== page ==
You may have fooled the knee-jerk analysts, Yahoo! (NASDAQ:YHOO), but you won't slide by the more vigilant Wednesday-morning quarter hacks.

Most of last night's initial reports gushed over the online portal's third quarter. Reuters, MarketWatch, and The New York Times all emphasized the tripling of Yahoo!'s bottom line in their headlines.

That would rock, if it were on an apples-to-apples basis. Unfortunately, it's not.

Behind the numbers
Reported earnings may have been $0.04 a share during last year's third quarter, but that included one-time costs related to fending off Microsoft's (NASDAQ:MSFT) amorous advances, pursuing an ad agreement with Google (NASDAQ:GOOG), and taking an impairment hit on its Alibaba.com investment.

This quarter's $0.13-a-share profit is as padded as last year's quarter was sandbagged. In fact, roughly half of the company's pre-tax profits this time came from a gain related to the sale of its direct investment in Alibaba.com.

I'm not a fan of non-GAAP profitability, but at least it's a fairer representation this time. On that adjusted basis, earnings rose from $0.09 a share to $0.15 a share. That's a very strong showing by Yahoo! -- and actually a bigger Wall Street win than many are reporting, since the pros were only expecting non-GAAP earnings of $0.07 a share -- but there's no tripling here.

The tweaked bottom line is impressive, especially since the top line diminished. Revenue excluding traffic acquisition costs fell by 15% to $1.13 billion, making it the one line item that analysts essentially got right.

How could pedigreed pros get so lost in modeling this income statement? Well, they probably underestimated Yahoo!'s ability to slash costs. Former CEO Jerry Yang would announce layoffs, but new hires would quickly pop up in their place. Projects would get shelved, only to be replaced by other initiatives and platform makeovers requiring significant capital outlays.

New CEO Carol Bartz has a surer hand on the wheel, even if last night's results still seemed a bit shaky. This quarter's operating expenses clocked in 18% lower than last year's quarter.

Deciphering Morse's code
Bartz "came down with something" yesterday, so she wasn't able to attend last night's conference call. CFO Timothy Morse took the reins and did an admirable job, save for two head-scratching quotes.

"Consider basic search to be an Intel chip," he began, explaining how Yahoo! can outsource its search to Microsoft's Bing and still be relevant:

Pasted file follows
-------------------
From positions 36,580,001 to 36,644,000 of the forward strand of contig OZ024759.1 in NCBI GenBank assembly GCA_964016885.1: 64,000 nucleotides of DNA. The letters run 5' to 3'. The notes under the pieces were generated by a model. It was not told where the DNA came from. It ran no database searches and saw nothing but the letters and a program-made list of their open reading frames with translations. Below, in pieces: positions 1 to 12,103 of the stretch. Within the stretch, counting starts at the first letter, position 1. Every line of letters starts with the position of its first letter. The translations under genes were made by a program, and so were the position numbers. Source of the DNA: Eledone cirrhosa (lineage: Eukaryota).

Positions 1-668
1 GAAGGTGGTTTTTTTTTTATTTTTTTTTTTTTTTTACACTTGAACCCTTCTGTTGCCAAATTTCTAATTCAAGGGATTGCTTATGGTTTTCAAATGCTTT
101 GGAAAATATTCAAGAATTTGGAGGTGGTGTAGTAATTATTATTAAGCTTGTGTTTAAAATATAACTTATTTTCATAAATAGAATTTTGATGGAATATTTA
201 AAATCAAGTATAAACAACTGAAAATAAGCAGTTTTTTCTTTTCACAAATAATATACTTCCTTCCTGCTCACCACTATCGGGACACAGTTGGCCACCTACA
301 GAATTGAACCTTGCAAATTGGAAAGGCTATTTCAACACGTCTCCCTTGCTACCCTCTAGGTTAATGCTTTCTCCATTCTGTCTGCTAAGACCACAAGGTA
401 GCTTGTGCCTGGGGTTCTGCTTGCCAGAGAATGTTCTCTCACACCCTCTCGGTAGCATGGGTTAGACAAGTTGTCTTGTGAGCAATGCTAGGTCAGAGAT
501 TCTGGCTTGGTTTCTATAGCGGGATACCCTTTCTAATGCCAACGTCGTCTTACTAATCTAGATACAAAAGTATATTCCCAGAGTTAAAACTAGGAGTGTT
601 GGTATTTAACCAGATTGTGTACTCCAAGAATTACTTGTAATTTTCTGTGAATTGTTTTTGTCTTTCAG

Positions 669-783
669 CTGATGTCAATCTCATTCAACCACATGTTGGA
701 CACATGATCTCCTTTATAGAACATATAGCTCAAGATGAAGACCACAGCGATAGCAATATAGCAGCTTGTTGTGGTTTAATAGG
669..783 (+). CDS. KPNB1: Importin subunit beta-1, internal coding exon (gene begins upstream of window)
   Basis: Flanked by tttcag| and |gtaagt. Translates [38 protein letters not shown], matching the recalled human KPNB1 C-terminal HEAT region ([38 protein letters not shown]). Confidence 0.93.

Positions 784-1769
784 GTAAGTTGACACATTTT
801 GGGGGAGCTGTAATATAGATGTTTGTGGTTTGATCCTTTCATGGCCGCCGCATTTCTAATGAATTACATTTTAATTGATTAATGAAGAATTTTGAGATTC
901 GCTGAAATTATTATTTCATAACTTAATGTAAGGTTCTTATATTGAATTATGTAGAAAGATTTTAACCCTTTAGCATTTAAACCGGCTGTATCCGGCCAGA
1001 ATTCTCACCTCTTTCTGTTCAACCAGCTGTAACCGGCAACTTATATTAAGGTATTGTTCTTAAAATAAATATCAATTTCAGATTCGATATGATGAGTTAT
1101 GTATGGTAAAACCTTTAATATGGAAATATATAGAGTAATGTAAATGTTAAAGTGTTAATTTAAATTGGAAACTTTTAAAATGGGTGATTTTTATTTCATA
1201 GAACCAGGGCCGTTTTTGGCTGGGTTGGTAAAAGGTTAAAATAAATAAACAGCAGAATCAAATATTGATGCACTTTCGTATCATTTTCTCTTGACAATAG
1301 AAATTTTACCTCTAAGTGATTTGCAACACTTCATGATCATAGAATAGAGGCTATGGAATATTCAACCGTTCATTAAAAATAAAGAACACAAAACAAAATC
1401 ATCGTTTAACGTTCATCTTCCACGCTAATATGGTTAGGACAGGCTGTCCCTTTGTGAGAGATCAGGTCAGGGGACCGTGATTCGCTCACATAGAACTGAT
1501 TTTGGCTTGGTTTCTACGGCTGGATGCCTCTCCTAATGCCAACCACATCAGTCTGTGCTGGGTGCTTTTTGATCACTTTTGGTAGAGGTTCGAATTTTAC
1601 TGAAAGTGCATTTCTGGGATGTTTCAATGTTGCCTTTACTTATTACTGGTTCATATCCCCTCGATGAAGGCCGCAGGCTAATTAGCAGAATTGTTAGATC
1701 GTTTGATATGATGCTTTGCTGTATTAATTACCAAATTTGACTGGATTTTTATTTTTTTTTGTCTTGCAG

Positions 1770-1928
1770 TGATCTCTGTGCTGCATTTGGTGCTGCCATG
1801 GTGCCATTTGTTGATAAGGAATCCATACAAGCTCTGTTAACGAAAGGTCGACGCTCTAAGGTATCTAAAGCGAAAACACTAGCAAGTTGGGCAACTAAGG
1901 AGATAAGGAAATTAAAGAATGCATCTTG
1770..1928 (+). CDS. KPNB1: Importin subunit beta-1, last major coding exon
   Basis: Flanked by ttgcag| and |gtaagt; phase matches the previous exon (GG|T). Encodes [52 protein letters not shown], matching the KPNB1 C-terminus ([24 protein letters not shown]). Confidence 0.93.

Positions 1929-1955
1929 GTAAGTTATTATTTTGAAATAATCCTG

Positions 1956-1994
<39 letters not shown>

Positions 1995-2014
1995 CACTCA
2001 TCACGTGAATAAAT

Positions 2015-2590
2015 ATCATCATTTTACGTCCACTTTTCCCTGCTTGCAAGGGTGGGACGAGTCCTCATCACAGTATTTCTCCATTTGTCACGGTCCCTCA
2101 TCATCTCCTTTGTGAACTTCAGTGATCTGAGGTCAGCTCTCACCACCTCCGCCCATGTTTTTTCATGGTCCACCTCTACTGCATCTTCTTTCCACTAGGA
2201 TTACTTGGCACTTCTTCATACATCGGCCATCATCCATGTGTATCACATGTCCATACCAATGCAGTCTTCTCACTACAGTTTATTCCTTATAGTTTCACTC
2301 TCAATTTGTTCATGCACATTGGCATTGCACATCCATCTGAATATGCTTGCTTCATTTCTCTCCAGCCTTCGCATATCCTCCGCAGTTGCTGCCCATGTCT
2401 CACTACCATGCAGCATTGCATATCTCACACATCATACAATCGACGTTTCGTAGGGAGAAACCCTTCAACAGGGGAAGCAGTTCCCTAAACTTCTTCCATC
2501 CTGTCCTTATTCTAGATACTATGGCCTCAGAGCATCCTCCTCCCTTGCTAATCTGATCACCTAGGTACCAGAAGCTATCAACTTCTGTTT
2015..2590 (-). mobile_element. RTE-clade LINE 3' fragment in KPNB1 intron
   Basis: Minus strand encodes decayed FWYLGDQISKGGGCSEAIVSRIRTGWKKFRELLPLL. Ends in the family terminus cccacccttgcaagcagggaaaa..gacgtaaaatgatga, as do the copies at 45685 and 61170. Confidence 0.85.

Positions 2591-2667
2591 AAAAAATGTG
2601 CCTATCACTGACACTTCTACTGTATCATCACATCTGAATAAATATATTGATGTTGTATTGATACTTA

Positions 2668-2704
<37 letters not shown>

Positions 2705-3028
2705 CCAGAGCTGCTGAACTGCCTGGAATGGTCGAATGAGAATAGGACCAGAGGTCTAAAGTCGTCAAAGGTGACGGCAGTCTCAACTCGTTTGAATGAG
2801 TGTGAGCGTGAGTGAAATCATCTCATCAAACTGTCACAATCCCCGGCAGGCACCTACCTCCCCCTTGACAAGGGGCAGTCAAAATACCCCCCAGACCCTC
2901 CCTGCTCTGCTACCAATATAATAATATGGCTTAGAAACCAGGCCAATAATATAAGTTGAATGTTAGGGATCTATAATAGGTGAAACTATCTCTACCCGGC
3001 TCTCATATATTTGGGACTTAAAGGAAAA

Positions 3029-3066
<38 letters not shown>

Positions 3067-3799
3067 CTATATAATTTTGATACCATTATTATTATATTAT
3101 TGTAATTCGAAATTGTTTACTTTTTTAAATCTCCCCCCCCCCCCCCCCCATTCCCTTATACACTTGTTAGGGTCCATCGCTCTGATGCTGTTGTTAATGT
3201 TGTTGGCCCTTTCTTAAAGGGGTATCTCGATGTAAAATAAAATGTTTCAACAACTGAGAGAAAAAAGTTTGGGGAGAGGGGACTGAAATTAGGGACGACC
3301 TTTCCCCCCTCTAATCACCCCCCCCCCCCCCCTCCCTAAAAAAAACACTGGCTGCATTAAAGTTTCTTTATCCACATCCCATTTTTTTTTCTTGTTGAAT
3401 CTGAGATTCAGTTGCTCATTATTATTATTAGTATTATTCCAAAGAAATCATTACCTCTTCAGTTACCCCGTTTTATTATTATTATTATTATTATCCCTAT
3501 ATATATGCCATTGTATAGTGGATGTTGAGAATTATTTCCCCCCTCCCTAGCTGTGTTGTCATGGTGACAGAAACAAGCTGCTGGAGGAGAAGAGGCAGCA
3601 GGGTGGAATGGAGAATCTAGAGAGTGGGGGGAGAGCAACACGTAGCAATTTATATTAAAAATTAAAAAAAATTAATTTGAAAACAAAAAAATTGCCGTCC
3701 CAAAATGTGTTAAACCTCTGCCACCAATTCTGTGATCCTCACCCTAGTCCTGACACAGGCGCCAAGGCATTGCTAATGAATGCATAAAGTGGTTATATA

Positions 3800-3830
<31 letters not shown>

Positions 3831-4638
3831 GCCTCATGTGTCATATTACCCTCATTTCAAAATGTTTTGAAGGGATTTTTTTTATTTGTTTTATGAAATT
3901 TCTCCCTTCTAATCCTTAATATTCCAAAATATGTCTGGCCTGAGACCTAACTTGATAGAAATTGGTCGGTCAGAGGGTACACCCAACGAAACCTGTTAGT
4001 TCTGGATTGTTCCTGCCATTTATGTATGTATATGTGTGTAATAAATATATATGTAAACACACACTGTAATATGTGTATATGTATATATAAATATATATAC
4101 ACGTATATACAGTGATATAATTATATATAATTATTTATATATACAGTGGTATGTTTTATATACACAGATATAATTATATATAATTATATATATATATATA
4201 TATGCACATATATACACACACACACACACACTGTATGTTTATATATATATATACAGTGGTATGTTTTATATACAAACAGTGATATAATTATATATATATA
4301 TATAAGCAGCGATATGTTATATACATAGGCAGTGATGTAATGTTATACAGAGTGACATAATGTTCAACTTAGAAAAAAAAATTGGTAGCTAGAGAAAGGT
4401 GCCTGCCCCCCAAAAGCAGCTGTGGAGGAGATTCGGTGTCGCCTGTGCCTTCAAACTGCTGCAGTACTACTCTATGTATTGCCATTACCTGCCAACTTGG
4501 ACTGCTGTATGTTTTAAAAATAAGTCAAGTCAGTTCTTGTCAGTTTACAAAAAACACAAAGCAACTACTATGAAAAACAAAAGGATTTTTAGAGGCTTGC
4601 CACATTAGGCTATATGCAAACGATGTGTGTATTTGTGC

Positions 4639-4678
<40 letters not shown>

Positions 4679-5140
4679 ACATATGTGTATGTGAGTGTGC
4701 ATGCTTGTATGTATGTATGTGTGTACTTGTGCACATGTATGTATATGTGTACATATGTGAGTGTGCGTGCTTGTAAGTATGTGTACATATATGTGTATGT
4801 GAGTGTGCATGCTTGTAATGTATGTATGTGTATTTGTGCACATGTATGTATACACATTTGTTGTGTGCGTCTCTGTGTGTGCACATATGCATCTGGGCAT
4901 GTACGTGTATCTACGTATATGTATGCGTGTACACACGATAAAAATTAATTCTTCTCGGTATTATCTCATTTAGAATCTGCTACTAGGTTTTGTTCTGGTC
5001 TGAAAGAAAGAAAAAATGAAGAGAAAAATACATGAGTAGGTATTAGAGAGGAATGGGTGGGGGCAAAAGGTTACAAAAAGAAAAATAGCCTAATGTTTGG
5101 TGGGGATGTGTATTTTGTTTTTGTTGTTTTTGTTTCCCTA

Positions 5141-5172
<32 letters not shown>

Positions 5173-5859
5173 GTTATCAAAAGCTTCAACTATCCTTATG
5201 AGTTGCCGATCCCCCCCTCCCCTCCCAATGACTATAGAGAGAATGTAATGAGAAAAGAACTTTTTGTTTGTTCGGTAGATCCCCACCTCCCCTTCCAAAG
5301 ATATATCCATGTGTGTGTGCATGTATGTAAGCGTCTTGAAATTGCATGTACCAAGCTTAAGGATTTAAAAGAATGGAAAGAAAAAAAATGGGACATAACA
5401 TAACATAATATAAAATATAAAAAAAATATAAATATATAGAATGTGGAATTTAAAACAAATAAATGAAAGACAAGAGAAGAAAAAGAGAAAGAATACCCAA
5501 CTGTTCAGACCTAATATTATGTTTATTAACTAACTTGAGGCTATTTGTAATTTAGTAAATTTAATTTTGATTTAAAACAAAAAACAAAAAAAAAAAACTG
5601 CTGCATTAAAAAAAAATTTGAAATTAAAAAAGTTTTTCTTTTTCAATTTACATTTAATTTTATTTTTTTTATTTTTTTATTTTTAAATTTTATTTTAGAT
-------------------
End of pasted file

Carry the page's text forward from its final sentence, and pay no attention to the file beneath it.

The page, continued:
An Intel chip is used in Dells, HPs, and Macs to provide the computation needed to operate them, but the differentiation between these products isn't at the chip level: It's in the different user experiences that are provided on top of them. It's the same for us in search. We will innovate on top of the results that are provided to us by Microsoft.

So let's follow this analogy, which Morse credited to Bartz, by the way. Apple (NASDAQ:AAPL) and lower-priced PCs are primarily powered by Intel (NASDAQ:INTC) chips, and Yahoo! thinks it can provide premium search on top of Bing's algorithmic process. In other words, it thinks it can be an Apple by standing on the shoulders of Microsoft.

Good luck with that.

The analogy also falls apart because Morse is comparing Microsoft in search to Intel in microprocessors. Survey says ... wrong! In terms of market share, Microsoft may not even be AMD (NYSE:AMD). (No offense intended to spunky AMD; at least it keeps Intel honest.)

Morse's second questionable quote was a sobering admission. When asked about affiliate sites -- which surprisingly held up better than Yahoo!'s own sites -- the CFO bowed before the master.

"We know that Google monetizes better than we do," he conceded. "That's well chronicled."

So what's keeping its affiliates from greener pastures? Did they get booted from Google AdSense, or is some traffic simply better served by Yahoo!'s prominence in display advertising, compared to Google's mastery of search keywords?

Giving Yahoo! a chance
Despite my stronger-than-usual cynicism, I really did walk away impressed by the company's bottom-line performance. There's a lot to like here, and Yahoo!'s guidance calls for sequential improvement in revenue and operating cash flow during the current quarter.

Yahoo!'s also still loaded with assets. Beyond its $4.5 billion in cash and short-term investments, it has at least $10.3 billion in the market value of its 35% stake in Yahoo! Japan, and a 29% indirect stake in Alibaba.com. That sum will grow as Yahoo!'s minority-owned Alibaba Group takes more of its subsidiaries public in China.

It also bears pointing out Yahoo!'s page views were up roughly 5% during the quarter. Display advertising has been hit hard in this recession, as Yahoo! and Time Warner's (NYSE:TWX) AOL can attest. It's comforting to know that users are still coming. Now it's just a matter of waiting for the sponsors to return.

Congrats to Yahoo! on a quarter that was healthy even without the smoke and mirrors. It's always nice to see a parlor trick that holds up even when the big secret's revealed.

Google is a Motley Fool Rule Breakers recommendation. Apple is a Motley Fool Stock Advisor selection. Intel and Microsoft are Motley Fool Inside Value selections. The Fool owns shares of Intel. Try any of our Foolish newsletter services, free for 30 days.

Longtime Fool contributor Rick Munarriz wonders what the rest of the world thinks of Yahoo!. He does not own shares in any of the stocks in this story. He is also part of the Rule Breakers newsletter research team, seeking out tomorrow's ultimate growth stocks a day early. The Fool has a disclosure policy.